Advance your career by being an effective meeting participant

Article published by American City Business Journals on October 3, 2022. Revised 8 am.

Attending meetings to exchange information and reach decisions is a necessary part of organizational life. All of us want to be effective meeting participants. 

In an April 2019 Harvard Business Review article headlined, “How to speak up in a meeting and when to hold back,” author Allison Shapira wrote, “In many organizations, our leadership readiness is measured in part by our willingness to speak up in meetings. How we speak off the cuff can have a bigger impact on our career trajectory than our presentations or speeches.”

Tim Denning advises meeting participants to “watch the quiet people… They say nothing.” In a September 2020 Ladders News article headlined, “Why quiet people in meetings are incredible,” Denning wrote, “There is so much hot air and noise in meetings that achieve nothing. Your ego makes you talk too much. The idea is to speak with as few words as possible and make your point. Then, once you’ve said what you need to say in the shortest amount of time possible, know when to shut up.”

I agree with Denning that there are too many people who love to hear themselves talk. I disagree with his advice that you shouldn’t speak beyond just making your point.

Having attended more meetings than I can count during my career in positions from individual contributor to CEO and to board member, I offer the following meeting advice.

If you are the meeting organizer, ensure your agenda includes clear objectives

What do you want to accomplish during the meeting? You are asking people to give up their valuable time to attend. They need to feel it was worthwhile attending. If you have little of substance to talk about, don’t schedule the meeting.

Ensure you prepare in advance for the meeting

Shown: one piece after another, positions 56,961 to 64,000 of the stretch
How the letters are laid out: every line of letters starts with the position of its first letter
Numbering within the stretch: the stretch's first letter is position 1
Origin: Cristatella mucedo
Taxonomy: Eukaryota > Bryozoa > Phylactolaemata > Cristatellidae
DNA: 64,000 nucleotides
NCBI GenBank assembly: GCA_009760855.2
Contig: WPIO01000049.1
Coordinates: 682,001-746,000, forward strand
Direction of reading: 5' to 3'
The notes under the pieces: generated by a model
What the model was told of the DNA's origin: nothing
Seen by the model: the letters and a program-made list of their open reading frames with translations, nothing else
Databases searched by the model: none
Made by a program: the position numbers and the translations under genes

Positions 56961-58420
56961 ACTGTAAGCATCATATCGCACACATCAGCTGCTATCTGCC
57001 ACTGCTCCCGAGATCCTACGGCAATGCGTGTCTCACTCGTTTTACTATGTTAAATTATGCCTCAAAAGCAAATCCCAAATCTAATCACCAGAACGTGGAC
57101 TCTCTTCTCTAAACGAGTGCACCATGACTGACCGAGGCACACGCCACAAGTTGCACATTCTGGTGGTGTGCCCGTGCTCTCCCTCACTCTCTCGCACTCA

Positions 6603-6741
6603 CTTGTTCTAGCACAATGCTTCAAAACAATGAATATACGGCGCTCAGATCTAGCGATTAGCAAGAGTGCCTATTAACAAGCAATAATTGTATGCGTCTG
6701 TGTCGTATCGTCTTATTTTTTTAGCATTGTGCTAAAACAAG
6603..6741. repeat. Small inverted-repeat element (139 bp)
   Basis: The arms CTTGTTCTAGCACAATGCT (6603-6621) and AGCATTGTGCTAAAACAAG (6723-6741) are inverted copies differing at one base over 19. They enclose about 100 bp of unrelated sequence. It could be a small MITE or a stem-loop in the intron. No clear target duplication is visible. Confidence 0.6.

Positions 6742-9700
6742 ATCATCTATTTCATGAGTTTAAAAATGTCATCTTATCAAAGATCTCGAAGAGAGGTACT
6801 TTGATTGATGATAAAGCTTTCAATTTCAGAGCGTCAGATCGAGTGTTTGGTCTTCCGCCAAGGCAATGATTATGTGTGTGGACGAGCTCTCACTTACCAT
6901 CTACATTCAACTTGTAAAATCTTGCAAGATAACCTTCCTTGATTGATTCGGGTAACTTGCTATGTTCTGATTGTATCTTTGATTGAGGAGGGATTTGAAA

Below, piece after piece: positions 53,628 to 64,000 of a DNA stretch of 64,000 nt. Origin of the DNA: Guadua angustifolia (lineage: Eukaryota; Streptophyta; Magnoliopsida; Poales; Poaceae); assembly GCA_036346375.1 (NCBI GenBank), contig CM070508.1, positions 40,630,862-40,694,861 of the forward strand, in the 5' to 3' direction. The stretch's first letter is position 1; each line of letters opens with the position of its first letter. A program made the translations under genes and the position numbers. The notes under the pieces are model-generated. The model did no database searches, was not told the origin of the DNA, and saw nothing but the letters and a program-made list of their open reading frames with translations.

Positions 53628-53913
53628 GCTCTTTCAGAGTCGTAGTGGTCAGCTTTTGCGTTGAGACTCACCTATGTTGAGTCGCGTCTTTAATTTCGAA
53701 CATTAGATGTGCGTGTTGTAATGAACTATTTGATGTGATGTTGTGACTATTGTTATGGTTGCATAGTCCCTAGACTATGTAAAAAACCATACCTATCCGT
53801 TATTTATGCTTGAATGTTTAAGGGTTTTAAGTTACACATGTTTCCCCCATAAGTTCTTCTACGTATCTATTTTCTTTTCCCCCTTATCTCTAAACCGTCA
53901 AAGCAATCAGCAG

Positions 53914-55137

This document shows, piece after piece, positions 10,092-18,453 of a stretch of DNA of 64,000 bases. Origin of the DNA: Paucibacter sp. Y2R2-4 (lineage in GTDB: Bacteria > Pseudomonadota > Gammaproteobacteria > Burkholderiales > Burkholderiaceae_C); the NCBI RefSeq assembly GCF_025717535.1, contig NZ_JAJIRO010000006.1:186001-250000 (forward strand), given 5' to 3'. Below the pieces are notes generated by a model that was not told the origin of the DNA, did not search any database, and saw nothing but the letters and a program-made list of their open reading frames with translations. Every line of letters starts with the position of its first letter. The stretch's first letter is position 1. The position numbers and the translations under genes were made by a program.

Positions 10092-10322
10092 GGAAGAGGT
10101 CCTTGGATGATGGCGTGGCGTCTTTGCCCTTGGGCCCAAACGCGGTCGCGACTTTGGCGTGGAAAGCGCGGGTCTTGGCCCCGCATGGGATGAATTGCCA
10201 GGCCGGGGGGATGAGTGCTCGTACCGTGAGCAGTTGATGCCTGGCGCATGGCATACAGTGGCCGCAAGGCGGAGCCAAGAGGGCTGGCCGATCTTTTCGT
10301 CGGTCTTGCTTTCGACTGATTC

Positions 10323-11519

Read all advance materials prior to the meeting. There is nothing more embarrassing than asking a question and having the answer addressed in the meeting materials.

Ask questions for understanding

Other meeting attendees may not understand the point being discussed, but don’t want to look bad by showing what they don’t know. By asking questions for understanding, you are helping the presenter get their point across more effectively and you will be quietly thanked by other meeting participants.

Speak up if you feel a decision is heading in the wrong direction

Not speaking up with a contrary view may cause the meeting participants to decide to “go to Abilene.” No one wants to go there, but to avoid conflict, no one speaks up. Disagree in a way that respects the views of others.

Be the lone wolf, if necessary. Having a contrary view when everyone else is leaning in another direction on an issue is difficult, but necessary to arrive at the best decision.

Don’t dominate the discussion

As Denning wrote, “Your ego makes you talk too much.” Put yourself in the position of other meeting participants and think about how they will receive your comments beyond what is necessary to make your point. Don’t pontificate.

As a senior leader, share your point of view after others have done so

Wait until others have expressed their opinions before expressing yours. Not doing so might influence attendees less senior than you. You also want to hear what others have to say rather than prematurely chilling further discussion.

Participating effectively in meetings is your opportunity to demonstrate your ability to collaborate with people above and below you in an organization which will help you advance in your career. Take this opportunity.


Stan Silverman is founder and CEO of Silverman Leadership and author of “Be Different! The Key to Business and Career Success.” He is also a speaker, advisor and widely read nationally syndicated columnist on leadership. He can be reached at

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